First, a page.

• 2007 – Denial of service attacks on the Internet
  • 2007 – Genealogist finds that Barack Obama is related to George Washington, James Madison, Harry Truman and Jimmy Carter thru his mother’s side

To identify famous people born on February 6th, I did another Google search. This time, I searched for “who was born on February 6”. This led me to the Famous Birthdays site.

For my list of famous people born on February 6th, I’m going with names I recognize.

  • Babe Ruth
  • Ronald Reagan
  • Aaron Burr
  • Zsa Zsa Gabor
  • Eva Braun

Since I don’t pay much attention to singers and actors, I only recognized the five people I listed. Thus, I checked the site The Famous People and found some more names I actually recognized:

  • Tom Brokaw
  • J.E.B. Stuart
  • Thomas Durant
  • Olena Zelenska
  • Fabian Forte

Thanks Randy for the challenge!

Saturday Night Genealogy Fun

Well, it is not Saturday night, but Sunday afternoon. However, Randy Seaver’s Saturday Night Genealogy Fun challenge this week was too good to pass up.

Your mission, should you decide to accept it (cue the Mission Impossible music here) is to:

1)  Determine who is one of the most prolific fathers in your genealogy database or in your ancestry. By prolific, I mean the one who fathered the most children.

While driving home, I was pondering this challenge and how to figure out who this might be in my RootsMagic file of over 21,700 people. Thus, I was hoping that there was an easy way to identify such a person in my tree.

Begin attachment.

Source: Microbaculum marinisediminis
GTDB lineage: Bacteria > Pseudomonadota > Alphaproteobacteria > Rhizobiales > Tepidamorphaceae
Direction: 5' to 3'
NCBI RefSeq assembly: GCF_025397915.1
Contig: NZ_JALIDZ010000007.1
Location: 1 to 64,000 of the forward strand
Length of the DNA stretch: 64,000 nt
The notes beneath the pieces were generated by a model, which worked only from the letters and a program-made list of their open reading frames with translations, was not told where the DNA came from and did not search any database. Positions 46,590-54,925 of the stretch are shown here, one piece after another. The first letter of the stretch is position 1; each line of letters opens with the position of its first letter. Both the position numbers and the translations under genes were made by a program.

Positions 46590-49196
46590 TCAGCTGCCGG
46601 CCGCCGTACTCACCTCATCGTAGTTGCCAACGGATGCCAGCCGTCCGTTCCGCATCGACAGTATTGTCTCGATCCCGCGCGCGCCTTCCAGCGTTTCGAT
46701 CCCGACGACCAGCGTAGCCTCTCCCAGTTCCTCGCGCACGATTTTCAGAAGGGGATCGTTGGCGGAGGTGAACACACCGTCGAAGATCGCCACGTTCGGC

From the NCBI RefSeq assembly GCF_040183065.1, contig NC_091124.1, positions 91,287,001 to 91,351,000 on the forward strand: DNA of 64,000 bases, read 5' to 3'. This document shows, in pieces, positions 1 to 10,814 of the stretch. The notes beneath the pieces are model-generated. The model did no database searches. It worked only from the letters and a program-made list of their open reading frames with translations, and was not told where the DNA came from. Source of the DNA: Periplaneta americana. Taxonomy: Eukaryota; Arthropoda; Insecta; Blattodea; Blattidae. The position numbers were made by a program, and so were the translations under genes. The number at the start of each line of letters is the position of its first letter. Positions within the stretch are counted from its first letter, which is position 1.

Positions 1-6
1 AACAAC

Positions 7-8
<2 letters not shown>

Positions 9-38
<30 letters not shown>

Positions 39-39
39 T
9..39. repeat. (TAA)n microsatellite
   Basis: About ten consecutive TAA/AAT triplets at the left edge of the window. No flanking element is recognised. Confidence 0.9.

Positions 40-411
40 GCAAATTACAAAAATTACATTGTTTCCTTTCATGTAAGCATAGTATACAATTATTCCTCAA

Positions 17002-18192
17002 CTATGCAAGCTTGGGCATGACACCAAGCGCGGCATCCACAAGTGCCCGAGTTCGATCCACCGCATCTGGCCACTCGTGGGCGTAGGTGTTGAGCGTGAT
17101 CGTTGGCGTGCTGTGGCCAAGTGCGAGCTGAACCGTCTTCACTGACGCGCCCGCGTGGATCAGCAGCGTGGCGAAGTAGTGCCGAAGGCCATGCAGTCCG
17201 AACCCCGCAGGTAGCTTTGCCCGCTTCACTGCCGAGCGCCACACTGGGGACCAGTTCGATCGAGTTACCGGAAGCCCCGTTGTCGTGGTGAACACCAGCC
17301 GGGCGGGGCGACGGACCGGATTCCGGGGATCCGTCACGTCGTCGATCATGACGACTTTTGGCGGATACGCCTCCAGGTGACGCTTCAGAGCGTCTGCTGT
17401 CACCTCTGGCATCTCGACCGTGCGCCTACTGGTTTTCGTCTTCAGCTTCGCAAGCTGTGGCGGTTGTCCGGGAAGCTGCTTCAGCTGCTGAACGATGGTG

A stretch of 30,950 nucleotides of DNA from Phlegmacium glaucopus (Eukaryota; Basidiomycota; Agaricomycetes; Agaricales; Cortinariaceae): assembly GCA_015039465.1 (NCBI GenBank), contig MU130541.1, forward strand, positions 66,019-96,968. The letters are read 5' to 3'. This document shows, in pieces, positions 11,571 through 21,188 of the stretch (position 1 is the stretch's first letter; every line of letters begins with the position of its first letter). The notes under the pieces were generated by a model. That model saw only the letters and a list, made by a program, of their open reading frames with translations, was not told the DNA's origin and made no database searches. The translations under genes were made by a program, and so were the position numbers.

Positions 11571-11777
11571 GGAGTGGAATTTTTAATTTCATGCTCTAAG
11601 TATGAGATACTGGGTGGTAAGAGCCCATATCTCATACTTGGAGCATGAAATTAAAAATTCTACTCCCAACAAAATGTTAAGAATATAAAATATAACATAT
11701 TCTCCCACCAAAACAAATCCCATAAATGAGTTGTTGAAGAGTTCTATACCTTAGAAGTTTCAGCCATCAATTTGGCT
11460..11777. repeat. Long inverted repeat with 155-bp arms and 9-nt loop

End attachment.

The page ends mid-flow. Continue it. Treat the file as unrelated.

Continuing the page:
And I think there is.

My first ‘attempt’ to identify prolific fathers was limited to my direct ancestors. To do this, I used the GROUP feature of RootsMagic. This function can be found under the PALETTE icon in the upper right corner of the program.

After selecting Groups – Add, Delete or Modify from the Command Palette, I selected NEW which opened a window to ‘Enter name for the group’.

Since I wanted to limit it to my direct ancestors, I first highlighted myself and then clicked on MARK to select ‘Ancestors of highlighted person’.

On the ‘ANCESTOR OPTIONS’ window, I set it at 10 generations and selected ‘Direct Ancestors Only’

For the next step, I wanted to get rid of everyone who had small families. Thus, I wanted to UNMARK my ancestors who had less than a specific number of children. Thus, I clicked on UNMARK and selected ‘By data Field’

Since I was after FATHERS, I also unmarked the females to narrow the list down to fathers.

Then I made sure I clicked on SELECT to save the results and OK to close the window.

Once the group was created, I then switched the INDEX in the left side of my people screen from EVERYONE to my new group.

Once the group was selected, I could see the members of the group. Since I was unsure of the family sizes, I started with the ‘Number of children’ less than 11. I kept changing that number until I got a fairly short list of results.

From my list of results, I could click on each one see their information in the window above the index. By clicking on SPOUSES, I could see their spouses and how many children they had by each spouse.

By clicking thru each person in the group, I found that Hendrick Banta had 22 children, 14 by his first wife and 8 by his second wife.

Since Randy’s challenge was for the most prolific father in my database, my next question was whether Hendrick Banta was the most prolific or whether a descendant or someone in one of my many ‘bushes’ was the most prolific.

To figure this out, I created another group. This time, my first step was to select individuals with over 20 children.